Japanese firms try retaking lost ground in 5G business
TOKYO — Taking advantage of U.S. policies to push out of the market Huawei Technologies Co., the world-leading communications equipment maker in China, Japanese manufacturers are trying to regain lost ground.
On Sept. 11, Fujitsu Ltd. opened to the press its factory manufacturing 5G-related equipment in Oyama, Tochigi Prefecture. The factory employs artificial intelligence for streamlining the operation process and carrying out quality control. Its strong point is its ability to manufacture a wide variety of products in small quantities in accordance with requests from communications companies.
Toru Ogawa, head of Fujitsu’s mobile network business section, said, “We aim to deploy the business globally by making use of channels of Ericsson [Sweden’s leading telecom equipment maker], with which we have a business tie-up.”
NEC Corp. is jointly developing wireless equipment for 5G base stations in cooperation with Rakuten Inc., which in October will start its mobile phone services covering parts of the country.
NEC intends to reduce the costs of building the communications network by using cloud technology. With sales in mind to emerging countries, it also is making its products smaller and lighter.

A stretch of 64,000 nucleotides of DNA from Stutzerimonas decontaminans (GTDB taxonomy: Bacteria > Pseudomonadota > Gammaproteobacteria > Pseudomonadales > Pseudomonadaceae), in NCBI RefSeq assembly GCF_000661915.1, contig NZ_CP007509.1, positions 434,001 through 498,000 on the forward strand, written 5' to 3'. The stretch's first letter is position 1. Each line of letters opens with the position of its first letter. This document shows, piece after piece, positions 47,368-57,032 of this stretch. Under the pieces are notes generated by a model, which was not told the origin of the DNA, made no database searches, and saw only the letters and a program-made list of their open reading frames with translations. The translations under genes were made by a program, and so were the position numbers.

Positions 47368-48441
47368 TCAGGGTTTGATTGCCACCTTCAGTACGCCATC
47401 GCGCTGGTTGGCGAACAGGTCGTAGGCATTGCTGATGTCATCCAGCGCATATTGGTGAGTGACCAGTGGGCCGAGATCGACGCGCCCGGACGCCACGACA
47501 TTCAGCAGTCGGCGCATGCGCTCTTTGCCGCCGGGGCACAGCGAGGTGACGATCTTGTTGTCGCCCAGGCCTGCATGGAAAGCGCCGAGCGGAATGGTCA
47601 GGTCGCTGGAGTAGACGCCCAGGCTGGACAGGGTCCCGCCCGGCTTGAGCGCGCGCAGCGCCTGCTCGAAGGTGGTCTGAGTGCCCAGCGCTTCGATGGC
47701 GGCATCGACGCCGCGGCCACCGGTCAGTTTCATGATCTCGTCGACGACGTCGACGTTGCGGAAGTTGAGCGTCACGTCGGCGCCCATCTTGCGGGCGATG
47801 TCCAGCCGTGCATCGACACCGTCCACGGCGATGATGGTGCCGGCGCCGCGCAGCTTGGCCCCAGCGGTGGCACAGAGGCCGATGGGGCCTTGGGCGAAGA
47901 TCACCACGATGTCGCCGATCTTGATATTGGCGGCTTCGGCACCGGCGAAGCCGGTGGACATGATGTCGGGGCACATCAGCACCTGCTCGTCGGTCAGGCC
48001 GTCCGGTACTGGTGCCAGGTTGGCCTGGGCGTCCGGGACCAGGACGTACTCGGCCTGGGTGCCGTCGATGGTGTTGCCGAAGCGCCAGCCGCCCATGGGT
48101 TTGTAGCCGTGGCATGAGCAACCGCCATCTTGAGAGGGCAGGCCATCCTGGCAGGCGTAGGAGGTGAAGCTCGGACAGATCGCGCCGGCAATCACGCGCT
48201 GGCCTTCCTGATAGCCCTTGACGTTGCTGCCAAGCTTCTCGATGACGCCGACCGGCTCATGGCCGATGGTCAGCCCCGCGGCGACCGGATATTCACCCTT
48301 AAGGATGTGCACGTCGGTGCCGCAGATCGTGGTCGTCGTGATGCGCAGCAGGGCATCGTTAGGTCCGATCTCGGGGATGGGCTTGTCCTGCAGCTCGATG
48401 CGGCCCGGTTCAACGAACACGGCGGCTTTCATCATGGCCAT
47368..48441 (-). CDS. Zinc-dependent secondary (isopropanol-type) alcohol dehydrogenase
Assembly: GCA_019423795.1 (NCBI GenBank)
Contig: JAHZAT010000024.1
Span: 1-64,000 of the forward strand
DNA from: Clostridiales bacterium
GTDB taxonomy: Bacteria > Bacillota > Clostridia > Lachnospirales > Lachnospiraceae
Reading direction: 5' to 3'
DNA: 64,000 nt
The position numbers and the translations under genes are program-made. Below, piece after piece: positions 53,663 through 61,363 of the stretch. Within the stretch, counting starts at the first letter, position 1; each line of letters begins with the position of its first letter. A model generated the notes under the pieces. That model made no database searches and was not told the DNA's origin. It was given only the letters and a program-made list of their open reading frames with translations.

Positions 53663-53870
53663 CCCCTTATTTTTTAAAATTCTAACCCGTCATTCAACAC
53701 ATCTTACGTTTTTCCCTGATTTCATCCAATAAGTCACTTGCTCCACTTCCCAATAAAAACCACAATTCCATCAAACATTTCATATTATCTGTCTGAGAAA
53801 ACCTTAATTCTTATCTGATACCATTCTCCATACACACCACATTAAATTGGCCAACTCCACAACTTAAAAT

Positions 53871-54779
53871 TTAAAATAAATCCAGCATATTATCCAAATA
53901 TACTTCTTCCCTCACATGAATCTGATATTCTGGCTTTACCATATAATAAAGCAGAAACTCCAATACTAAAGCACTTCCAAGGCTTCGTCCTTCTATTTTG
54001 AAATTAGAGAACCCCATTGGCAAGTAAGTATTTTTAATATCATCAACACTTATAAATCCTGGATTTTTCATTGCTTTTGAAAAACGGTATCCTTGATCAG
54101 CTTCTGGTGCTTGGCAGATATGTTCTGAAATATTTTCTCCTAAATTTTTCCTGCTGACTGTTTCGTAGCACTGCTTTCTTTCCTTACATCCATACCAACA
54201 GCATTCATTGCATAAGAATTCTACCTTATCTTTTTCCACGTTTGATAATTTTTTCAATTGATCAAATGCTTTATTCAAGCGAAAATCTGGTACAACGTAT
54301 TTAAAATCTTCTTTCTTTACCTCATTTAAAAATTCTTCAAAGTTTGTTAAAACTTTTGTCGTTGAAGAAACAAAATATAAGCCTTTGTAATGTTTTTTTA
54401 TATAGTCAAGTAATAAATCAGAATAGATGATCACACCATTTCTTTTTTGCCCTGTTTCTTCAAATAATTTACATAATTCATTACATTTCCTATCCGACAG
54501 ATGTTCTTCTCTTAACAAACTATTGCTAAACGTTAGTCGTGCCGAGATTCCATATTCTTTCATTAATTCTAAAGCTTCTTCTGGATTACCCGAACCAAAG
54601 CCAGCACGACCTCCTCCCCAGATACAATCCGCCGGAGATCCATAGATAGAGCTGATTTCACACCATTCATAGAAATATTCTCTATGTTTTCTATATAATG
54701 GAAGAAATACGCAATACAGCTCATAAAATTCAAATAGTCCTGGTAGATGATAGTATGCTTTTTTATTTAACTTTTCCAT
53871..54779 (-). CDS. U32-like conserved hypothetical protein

According to London-based consultancy IHS Markit, just three companies — Huawei, Ericsson and Finland’s Nokia — account for about 80 percent of the global share for base stations for mobile phone services. In contrast, Japanese companies have less presence in the market.
According to research firm MCA Inc., the domestic share occupied by Fujitsu and NEC fell to about 30 percent, which indicates that Japanese firms have lost ground even in the Japanese market.
However, with the emergence of a struggle for high-tech hegemony between the United States and China, there appears to be an opening for Japanese companies to make significant gains.
The United States added Huawei and its related companies on the list of export restriction out of security concerns, limiting exports of semiconductors and electronic components from the United States. It has also urged Japan and other countries to exclude Huawei products.
If there is a problem with Huawei’s production and sales, “That would work favorably for Japanese companies,” a major Japanese electronics company executive said.
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